And here is the interior:
And in case anyone is interested in the swing dress I made for Lisa, here's a picture of her twirling in it!
and THIS is my Mom's petticoat that Lisa is wearing under the dress.
“Hey, that one I did today was great. It was square and flat and no open seams. See? You can do good stuff!” I went and looked at the quilt and had to tell him….yeah, that was Ellen’s.
ROTFL!!!! Husbands, go figure!
A discussion to be had for sure. I think it ranks up there with hand vs machine quilting. Who is the real quilter?
In my case, it doesn’t really matter since I’m not entering shows or showing my work to anyone. I can see it being a source of contention in the show circuit.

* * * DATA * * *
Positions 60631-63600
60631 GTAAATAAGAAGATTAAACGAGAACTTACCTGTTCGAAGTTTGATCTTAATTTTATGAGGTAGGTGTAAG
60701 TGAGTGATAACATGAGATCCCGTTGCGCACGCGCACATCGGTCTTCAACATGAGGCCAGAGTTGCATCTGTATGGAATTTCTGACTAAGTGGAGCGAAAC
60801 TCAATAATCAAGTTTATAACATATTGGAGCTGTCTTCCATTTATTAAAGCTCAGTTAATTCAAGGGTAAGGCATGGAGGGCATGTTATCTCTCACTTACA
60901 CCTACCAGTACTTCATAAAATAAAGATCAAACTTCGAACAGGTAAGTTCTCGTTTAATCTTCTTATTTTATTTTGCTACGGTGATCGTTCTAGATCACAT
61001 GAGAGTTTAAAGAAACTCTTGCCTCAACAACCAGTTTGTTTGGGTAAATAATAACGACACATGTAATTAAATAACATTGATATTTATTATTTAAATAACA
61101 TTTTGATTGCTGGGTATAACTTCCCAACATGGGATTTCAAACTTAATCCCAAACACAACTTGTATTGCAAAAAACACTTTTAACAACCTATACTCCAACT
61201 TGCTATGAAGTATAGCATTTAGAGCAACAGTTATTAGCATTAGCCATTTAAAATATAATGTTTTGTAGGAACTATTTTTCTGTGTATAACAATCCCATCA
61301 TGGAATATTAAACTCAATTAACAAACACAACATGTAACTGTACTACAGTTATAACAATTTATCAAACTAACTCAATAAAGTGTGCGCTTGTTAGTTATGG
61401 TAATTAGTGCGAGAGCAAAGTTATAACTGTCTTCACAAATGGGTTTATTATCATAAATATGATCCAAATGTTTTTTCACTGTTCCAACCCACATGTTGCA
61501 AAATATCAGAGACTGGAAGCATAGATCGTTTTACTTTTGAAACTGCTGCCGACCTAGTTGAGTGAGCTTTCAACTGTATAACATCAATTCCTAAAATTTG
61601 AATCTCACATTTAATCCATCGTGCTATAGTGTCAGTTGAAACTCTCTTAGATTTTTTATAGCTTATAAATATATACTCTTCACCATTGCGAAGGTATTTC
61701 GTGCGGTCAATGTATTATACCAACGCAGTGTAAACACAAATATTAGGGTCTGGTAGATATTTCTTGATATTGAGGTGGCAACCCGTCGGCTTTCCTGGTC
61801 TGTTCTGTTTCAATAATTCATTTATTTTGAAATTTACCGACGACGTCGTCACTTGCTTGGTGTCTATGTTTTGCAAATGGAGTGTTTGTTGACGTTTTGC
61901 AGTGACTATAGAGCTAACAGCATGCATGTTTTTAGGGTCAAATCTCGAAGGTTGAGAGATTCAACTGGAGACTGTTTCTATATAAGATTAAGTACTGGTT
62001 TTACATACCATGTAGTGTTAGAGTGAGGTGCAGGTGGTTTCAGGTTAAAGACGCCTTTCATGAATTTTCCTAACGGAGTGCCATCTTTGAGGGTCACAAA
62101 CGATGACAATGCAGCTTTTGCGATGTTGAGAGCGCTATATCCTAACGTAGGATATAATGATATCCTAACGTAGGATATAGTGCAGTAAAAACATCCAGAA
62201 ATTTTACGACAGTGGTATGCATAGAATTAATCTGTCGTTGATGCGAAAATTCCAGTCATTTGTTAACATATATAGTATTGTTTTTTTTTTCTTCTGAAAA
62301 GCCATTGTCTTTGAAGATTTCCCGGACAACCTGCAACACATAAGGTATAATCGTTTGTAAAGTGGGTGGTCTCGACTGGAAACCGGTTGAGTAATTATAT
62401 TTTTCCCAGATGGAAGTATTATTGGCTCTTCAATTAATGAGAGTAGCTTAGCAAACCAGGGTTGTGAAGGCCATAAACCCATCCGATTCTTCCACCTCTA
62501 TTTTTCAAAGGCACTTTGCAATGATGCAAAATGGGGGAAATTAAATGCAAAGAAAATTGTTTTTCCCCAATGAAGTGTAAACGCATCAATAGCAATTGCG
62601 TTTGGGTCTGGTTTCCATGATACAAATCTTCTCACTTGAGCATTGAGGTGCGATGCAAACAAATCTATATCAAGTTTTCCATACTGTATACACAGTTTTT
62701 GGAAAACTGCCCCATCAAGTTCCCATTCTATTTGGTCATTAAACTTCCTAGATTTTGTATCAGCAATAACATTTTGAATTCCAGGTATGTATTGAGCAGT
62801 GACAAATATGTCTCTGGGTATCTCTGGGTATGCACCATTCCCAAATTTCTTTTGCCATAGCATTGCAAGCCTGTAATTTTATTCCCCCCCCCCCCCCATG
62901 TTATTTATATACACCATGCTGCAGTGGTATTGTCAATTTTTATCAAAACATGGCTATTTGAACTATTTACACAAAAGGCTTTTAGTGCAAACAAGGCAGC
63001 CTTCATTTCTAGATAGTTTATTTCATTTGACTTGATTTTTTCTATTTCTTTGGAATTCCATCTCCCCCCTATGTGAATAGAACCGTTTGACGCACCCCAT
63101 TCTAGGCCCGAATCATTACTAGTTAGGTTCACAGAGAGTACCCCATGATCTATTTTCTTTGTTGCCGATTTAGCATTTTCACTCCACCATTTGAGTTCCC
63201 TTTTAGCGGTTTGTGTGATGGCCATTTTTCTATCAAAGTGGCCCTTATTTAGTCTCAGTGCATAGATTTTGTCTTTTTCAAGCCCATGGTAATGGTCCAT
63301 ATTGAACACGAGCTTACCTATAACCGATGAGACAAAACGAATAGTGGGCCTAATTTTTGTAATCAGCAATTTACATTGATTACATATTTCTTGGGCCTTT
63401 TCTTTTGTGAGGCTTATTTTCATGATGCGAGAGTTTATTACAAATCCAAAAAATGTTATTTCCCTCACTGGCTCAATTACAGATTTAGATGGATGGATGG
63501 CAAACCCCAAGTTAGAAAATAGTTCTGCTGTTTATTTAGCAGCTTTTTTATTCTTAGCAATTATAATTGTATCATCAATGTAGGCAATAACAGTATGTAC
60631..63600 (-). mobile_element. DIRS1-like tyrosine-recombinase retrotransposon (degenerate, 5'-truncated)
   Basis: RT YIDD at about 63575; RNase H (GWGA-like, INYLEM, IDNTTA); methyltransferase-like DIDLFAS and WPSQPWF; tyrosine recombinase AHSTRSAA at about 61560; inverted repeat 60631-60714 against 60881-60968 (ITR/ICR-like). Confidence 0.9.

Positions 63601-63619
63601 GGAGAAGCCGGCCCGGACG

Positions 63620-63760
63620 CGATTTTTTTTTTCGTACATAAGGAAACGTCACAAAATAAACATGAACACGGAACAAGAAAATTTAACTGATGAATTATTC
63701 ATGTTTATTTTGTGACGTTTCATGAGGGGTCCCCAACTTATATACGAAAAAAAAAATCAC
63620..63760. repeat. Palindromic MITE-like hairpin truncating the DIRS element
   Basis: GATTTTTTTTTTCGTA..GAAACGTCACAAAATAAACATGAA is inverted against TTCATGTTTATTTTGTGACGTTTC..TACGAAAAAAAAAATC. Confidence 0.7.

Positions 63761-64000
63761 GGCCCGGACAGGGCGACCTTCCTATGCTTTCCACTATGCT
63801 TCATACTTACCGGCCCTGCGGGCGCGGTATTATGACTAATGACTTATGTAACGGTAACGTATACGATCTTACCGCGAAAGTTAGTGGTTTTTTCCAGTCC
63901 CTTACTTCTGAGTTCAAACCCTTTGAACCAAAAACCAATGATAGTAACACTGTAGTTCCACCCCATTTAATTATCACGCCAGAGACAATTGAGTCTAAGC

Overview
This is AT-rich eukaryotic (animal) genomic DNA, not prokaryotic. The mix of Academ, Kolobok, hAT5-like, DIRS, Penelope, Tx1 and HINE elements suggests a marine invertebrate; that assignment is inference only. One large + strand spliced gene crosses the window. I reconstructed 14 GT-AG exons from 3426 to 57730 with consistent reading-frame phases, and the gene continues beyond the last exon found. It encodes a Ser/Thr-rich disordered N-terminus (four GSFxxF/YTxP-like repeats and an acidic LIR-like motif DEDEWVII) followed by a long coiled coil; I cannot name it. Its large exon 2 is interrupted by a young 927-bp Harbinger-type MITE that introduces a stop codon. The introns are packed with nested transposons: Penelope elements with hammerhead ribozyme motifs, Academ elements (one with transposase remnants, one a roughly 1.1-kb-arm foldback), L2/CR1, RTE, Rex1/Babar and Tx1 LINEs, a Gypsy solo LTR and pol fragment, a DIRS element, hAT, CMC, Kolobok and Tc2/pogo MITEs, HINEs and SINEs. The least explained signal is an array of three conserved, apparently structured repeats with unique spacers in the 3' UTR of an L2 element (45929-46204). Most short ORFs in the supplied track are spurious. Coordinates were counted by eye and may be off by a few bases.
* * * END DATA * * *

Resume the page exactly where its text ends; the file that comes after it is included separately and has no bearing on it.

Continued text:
Is there a difference between this and using an embroidery machine? Or the machine used to cut out the appliqué? Or heck, rulers, rotary cutters, and templates or even the paper pantographs?
At what point do the tools we use to improve our work make it not our work? (I’ve been watching #### and the City lol)
We did discover there is a pretty significant learning curve and a whole other skill set. Quite frankly I can stitch an edge to edge in probably 1/3 of the time it takes the computer to do it. I wouldn’t have been able to use the drama mask pattern though so there is that.
Perhaps there are people that can go sew while it is quilting, but that hasn’t been our experience. It works perfectly while you watch it. Walk away and you instantly run out of bobbin or your thread breaks or something pleats.